* Britain awards 20 mln stg to two marine projects
* Investor confidence grows but financing still challenging
By Nina Chestney
LONDON, Feb 27 Britain's big first step in
developing wave and tide power will be harder to follow through
with full-scale commercialisation, speakers at a marine energy
conference said on Wednesday.
A harsh economic climate and overseas competition,
particularly from Asia, will make progress tougher.
Britain has 12 large-scale prototype devices with a capacity
of 9 megawatts (MW) generating clean electricity, more than the
rest of the world combined. It is also the first country to
lease sea beds for almost 2 gigawatts of capacity.
Marine energy is still in its infancy compared to other
sources of renewable energy like wind or solar power, with no
large-scale commercial wave or tidal facility in operation.
Britain is betting on its potential, aiming for 100 to 200
MW of wave and tidal energy installed by 2020, but making the
leap from prototype to full-scale array is a challenge.
"The UK is now the leader in marine energy but I am under no
illusion that this will be an easy win," said UK Energy and
Climate Change Minister Greg Barker.
"We are developing the sector in a tough economic climate
and securing new funding is challenging. We must ensure we
remain in the lead. There is interest in Asia in this (sector)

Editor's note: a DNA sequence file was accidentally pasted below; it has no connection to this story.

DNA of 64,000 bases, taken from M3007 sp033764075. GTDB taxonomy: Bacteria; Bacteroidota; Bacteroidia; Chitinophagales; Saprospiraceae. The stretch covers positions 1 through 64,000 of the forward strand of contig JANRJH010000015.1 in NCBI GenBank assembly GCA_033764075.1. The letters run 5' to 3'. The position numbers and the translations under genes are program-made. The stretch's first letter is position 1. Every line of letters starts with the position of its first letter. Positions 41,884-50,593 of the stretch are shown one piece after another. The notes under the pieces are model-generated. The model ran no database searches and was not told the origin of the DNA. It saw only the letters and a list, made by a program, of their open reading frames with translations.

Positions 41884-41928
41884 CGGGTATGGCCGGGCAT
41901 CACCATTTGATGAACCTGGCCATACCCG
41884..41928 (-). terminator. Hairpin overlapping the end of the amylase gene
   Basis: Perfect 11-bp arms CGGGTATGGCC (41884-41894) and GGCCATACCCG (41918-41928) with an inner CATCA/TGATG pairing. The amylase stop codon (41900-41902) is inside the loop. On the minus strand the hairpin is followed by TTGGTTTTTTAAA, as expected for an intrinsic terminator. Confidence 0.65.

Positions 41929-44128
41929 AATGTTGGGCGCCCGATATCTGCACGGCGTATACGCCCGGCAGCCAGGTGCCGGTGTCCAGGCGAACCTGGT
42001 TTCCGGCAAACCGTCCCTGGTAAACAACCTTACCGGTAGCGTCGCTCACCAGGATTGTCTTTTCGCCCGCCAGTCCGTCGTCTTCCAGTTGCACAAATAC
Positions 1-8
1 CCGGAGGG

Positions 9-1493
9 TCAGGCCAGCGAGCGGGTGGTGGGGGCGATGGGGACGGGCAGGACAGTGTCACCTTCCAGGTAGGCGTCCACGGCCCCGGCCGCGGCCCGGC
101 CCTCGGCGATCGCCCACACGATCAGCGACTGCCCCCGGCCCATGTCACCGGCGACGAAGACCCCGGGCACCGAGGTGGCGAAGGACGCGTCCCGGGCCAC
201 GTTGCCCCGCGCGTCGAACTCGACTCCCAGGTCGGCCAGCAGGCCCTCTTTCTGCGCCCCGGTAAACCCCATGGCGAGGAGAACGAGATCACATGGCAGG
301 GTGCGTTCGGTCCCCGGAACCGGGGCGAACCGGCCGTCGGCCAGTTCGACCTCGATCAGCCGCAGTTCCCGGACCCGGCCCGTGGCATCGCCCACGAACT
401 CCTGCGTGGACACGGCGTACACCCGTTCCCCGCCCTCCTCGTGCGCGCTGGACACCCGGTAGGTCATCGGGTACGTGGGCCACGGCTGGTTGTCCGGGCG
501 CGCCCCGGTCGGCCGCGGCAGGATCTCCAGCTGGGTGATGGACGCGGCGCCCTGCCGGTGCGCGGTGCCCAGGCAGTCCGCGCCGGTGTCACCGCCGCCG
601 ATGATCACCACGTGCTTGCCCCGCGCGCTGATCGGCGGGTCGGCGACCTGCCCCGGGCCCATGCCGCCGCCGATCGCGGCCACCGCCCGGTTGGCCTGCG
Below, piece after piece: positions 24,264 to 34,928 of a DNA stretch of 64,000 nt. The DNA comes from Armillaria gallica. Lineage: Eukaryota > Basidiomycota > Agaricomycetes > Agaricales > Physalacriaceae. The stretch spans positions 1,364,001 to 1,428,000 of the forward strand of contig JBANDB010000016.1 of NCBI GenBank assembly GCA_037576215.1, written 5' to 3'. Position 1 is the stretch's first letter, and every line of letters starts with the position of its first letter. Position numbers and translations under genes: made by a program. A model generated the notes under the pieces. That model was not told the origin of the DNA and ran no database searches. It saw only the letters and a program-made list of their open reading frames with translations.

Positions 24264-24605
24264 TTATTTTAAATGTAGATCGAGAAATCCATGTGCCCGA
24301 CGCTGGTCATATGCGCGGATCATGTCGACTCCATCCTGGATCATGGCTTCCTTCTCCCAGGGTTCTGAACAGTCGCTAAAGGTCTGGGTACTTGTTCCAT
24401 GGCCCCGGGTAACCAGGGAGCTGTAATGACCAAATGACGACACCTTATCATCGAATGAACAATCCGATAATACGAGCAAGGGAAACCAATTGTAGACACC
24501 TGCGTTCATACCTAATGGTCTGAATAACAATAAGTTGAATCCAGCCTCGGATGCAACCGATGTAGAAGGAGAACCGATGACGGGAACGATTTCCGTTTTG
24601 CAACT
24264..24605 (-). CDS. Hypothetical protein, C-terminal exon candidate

and they are very clear they would like to knock us off the
pedestal," he added.
As a sign of its ambitions for marine energy, government
subsidies for wave and tidal projects will more than double from
In addition on Wednesday, the government awarded 10 million
pounds ($15 million) each to two UK marine projects. One is a 10
MW array in Wales being developed by Siemens-owned Marine
Current Turbines, which should operate commercially by 2015.
The other is the MeyGen tidal stream project in Scotland,
which aims to generate enough electricity to power 40,000 homes
However, it is now up to industry to "step up to the plate,"
so technologies get off the ground, Barker told reporters.
So far, the high development costs and immaturity of the
sector have been too risky for some private investors, but there
are signs that confidence is growing as engineering firms like
Siemens and Alstom have taken controlling
stakes in number of UK manufacturers over the past year.
Financing the first arrays is still not straightforward and
there will be a period of company consolidation and more test
facilities for the industry before any full-scale arrays can
emerge, said Rob Hastings, director of energy and infrastructure
at the Crown Estate, which invests in renewables projects.
UK-based Pelamis Wave Power, which has sold two of its wave
energy converters to utilities, has so far relied on venture
capital funding but is now also seeking strategic investment and
partnerships to get ahead.
Richard Yemm, the firm's founder and commercial director,
believes the UK government cannot wash its hands of the sector
and still has to continue subsidising it after support
mechanisms expire in 2017.
"The next phase (after 2020) will be commercial operation so
we need a stable support mechanism comparable to (the current
one) in place until the end of the decade," he said.